VERONA, Wis. – They've gotten pregnant less often than teens of recent decades, are less likely to smoke or do illegal drugs, and have an interest in volunteering and public service. Now signs are cropping up that the nation's youngest young adults are bucking another trend: They're taking an interest in voting.
"It's important to us. What happens in this election is going to affect our generation," says 18-year-old Katie Brew, who filled out a registration form shortly before graduating from Verona High School, just outside Madison.
About to head to the University of Nebraska for her freshman year, Brew is most worried about the potential for a draft. Others say the threat of terrorism and the Iraq and Afghanistan wars have motivated them to get involved.
"We've been through things like 9-11 and the war on Iraq — all that junk. So we want to have a say," says 18-year-old Mia Georgeson, another newly registered voter from Verona High who's about to join the National Guard Army band as a percussionist.
Recent surveys of youth — most often college students — have provided conflicting data about the level of interest in the upcoming presidential election.
Still, several experts who track youth movements believe change is afoot, particularly among "millennials," young adults born after 1981 who are coming of age in the new millennium. Now no older than 22, they represent millions of potential new voters.
Michael Wood, vice president of Teenage Research Unlimited (search), says the election has been coming up frequently — and spontaneously — during his talks with young people who serve as advisers for the Illinois-based market research company.
"I haven't seen this much interest since 1992," Wood says, referring to the first presidential election Bill Clinton won. It was the only presidential race since 1972, when the voting age was dropped to 18, in which turnout among the youngest voters topped 50 percent.
He agrees that the war in Iraq — and how it will affect their lives — is causing many teens to take notice. He also credits the many voting campaigns that target young people, including one spearheaded by MTV.
Still others say teachers have helped inspired them.
That was the case for Dan Blessing, a recent high school graduate in Philadelphia who took action after a teacher explained how young people have been increasingly less likely to vote.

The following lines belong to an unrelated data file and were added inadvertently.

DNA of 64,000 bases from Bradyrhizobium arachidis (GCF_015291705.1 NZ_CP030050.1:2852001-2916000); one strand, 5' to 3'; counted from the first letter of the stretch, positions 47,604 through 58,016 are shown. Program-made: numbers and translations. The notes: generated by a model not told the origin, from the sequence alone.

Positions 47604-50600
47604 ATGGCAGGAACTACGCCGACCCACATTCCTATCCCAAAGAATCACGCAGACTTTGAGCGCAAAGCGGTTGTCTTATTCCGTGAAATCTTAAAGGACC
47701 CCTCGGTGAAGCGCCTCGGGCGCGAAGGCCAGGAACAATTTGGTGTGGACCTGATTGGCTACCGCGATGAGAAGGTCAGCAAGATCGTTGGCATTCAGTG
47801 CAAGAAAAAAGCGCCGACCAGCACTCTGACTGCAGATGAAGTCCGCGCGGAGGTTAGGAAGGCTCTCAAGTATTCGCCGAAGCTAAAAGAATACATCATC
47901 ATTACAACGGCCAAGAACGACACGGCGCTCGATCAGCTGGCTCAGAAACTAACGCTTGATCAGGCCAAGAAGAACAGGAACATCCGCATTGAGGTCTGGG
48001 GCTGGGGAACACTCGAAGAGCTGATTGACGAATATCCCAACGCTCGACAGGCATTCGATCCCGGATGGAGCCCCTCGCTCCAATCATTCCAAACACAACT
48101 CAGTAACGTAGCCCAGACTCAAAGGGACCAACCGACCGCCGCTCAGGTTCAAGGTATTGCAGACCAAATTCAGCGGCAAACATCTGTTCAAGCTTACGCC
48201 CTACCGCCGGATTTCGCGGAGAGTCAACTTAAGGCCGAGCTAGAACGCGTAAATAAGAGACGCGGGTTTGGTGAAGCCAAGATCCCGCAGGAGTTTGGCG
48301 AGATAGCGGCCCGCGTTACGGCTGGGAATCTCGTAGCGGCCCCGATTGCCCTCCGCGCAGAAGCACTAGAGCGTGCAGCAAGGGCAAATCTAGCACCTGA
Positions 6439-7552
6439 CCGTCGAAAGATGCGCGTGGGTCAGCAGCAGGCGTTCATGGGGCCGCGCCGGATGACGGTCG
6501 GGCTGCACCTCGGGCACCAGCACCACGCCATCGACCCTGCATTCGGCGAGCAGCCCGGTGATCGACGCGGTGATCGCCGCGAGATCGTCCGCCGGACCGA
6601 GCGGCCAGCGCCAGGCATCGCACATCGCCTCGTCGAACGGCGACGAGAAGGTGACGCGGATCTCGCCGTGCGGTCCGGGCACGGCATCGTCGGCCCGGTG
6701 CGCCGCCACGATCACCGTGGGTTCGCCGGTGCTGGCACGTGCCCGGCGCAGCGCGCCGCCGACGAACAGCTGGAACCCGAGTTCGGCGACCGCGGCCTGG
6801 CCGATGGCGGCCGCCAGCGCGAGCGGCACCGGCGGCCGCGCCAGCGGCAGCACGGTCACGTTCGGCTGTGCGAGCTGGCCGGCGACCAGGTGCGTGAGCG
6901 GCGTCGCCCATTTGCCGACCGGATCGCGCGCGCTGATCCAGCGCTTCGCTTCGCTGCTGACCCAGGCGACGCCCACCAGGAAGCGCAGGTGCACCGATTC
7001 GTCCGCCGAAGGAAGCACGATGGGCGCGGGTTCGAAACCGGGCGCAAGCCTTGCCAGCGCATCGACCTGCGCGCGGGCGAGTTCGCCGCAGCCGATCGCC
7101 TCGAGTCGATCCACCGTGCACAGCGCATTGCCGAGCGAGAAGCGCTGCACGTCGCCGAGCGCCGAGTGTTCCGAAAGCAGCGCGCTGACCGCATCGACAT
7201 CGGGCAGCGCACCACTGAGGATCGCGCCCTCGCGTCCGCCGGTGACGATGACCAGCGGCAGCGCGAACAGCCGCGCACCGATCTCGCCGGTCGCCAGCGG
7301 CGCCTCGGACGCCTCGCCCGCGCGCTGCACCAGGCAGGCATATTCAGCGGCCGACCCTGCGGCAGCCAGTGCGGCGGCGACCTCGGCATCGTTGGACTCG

"It really did hit me then," says Blessing, who registered via an education program called Student Voices. He and fellow students at the High School for Creative and Performing Arts then had a pizza party to persuade their peers to do the same.
In Wisconsin alone, the nonpartisan New Voters Project has already registered more than 8,000 teens, including Brew, Georgeson and dozens of other graduating seniors at Verona High School.
Caught during their final assembly, they heard an enthusiastic pitch from 23-year-old Jessy Tolkan, the New Voters Project's Wisconsin coordinator.
"Before you go off into the world as high school graduates, you can do one really critical, important thing — you can register to vote!" Tolkan shouted.
The suggestion drew just a single "Woo!" from the back of the auditorium — hardly a rousing response.
But in a matter of minutes, nearly half of the 310 Verona seniors registered and filled out cards that say "YES! I pledge to vote on Nov. 2, 2004." They also provided e-mail addresses and cell phone numbers so they could be reminded to vote this fall.
Several other students said they'd already registered.
"It's all part of a rising political tide," says Scott Beale, a 28-year-old who interviewed hundreds of young people for his book "Millennial Manifesto," a look at youth interest in politics, activism and voting.
A graduate student studying public administration at the University of Delaware, Beale points to youth-driven movements aimed at lowering the voting age in several states.
He also notes that more young people are running for public office. They include 26-year-old Samara Barend, a former campaign aide to Sen. Hillary Rodham Clinton who is running for Congress in New York.
But others wonder if all the talk about voting will really equate to votes.
"I'm, at once, hopeful and skeptical," says Ganesh Sitaraman, a 21-year-old Harvard University graduate who co-wrote the book "Invisible Citizens: Youth Politics After September 11" and worries that the many young people who are registering won't actually vote.
Bill Strauss, a generational expert who coined the term "millennial," believes there will be pockets of increased participation in this election — but that the full effect of the youngest generation's political influence won't be felt until 2012, when they'll be pushing 30 and more invested in the economy.
Some young people are clearly having trouble getting motivated — among them Jake Gleason, a Verona student who didn't register to vote, even when the form and a pen were handed to him.
"Honestly, I'm just too lazy to fill it out," the 18-year-old said after the assembly. "I got halfway through and I just didn't feel like finishing it."